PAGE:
A health ministry hotline has been flooded with calls from people nationwide worried about whether they have hepatitis C, after the government announced Thursday that it has a list of nearly 7,000 medical institutions that handled the tainted blood coagulant fibrinogen before 1994.
According to ministry officials, in the eight hours to midnight Thursday, it received 198 calls, 149 of them from former patients of hospitals on the list. And since Friday newspapers hit the street with news of the list, the 20 phone lines have kept ringing, they said.
About 290,000 people were given fibrinogen, which was distributed by the now-defunct Green Cross Corp., between 1980 to 2001 and around 10,000 have developed hepatitis C, according to an estimate by Mitsubishi Pharma Corp., which absorbed Green Cross.
Thursday’s list from the Health, Labor and Welfare Ministry identifies about 6,600 medical institutions — about 40 percent of all hospitals in Japan — that have acknowledged they had stocked the coagulant.
Some of the questions callers have been asking are how to see the list, how they could be tested for hepatitis C and whether hospitals would tell them if they had been given fibrinogen. One caller underwent surgery at a medical institution not on the list, but was worried nonetheless, officials said.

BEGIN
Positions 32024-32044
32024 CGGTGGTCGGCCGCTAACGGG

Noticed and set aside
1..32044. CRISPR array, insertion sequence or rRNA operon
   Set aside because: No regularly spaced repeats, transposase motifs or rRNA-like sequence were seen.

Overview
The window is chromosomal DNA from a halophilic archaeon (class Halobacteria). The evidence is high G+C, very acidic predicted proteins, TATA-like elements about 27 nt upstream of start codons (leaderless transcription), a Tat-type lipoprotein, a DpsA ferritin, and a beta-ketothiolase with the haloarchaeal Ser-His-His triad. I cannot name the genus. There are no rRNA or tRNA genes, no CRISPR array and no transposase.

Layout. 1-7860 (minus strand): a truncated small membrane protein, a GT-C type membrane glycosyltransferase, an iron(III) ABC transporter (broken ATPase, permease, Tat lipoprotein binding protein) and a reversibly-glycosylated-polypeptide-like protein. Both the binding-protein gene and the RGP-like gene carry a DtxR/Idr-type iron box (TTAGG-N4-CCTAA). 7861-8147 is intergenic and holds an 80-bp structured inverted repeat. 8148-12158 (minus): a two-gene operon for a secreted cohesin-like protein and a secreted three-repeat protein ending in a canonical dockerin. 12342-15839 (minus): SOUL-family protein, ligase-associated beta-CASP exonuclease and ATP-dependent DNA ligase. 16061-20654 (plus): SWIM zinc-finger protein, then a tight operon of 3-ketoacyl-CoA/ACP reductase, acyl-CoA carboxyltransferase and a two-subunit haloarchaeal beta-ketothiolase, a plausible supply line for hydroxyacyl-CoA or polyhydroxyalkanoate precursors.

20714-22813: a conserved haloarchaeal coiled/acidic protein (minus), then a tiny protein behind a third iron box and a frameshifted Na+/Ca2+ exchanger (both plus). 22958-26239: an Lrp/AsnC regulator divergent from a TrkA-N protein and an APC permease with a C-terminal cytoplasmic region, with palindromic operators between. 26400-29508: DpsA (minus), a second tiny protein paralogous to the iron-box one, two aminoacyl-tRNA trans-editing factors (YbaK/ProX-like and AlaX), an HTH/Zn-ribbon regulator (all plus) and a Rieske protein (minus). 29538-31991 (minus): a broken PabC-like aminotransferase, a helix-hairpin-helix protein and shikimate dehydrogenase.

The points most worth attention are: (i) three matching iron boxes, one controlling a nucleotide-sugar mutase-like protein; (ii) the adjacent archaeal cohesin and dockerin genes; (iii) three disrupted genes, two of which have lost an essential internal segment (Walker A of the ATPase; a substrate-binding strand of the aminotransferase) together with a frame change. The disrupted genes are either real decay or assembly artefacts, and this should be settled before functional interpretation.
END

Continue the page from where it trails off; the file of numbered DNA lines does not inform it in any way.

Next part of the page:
Health minister Hidehisa Otsuji said Friday the government will form a panel of experts to come up with measures to prevent the spread of hepatitis C.
Speaking at a news conference after Friday’s Cabinet meeting, Otsuji said the government will expand testing for the virus and work harder to come up with treatment methods.
“We will do our utmost to boost measures to combat the disease and will reinforce calls for people to be tested,” he said, singling out those who gave birth, underwent surgery or were treated for heavy bleeding before 1994 — the year a process was introduced to ensure any virus in the coagulant was killed, making it safe for use.
The ministry information line is (03) 3595-2297. It is accessible between 8:30 a.m. and 8 p.m. weekdays, but the ministry will also take calls this weekend.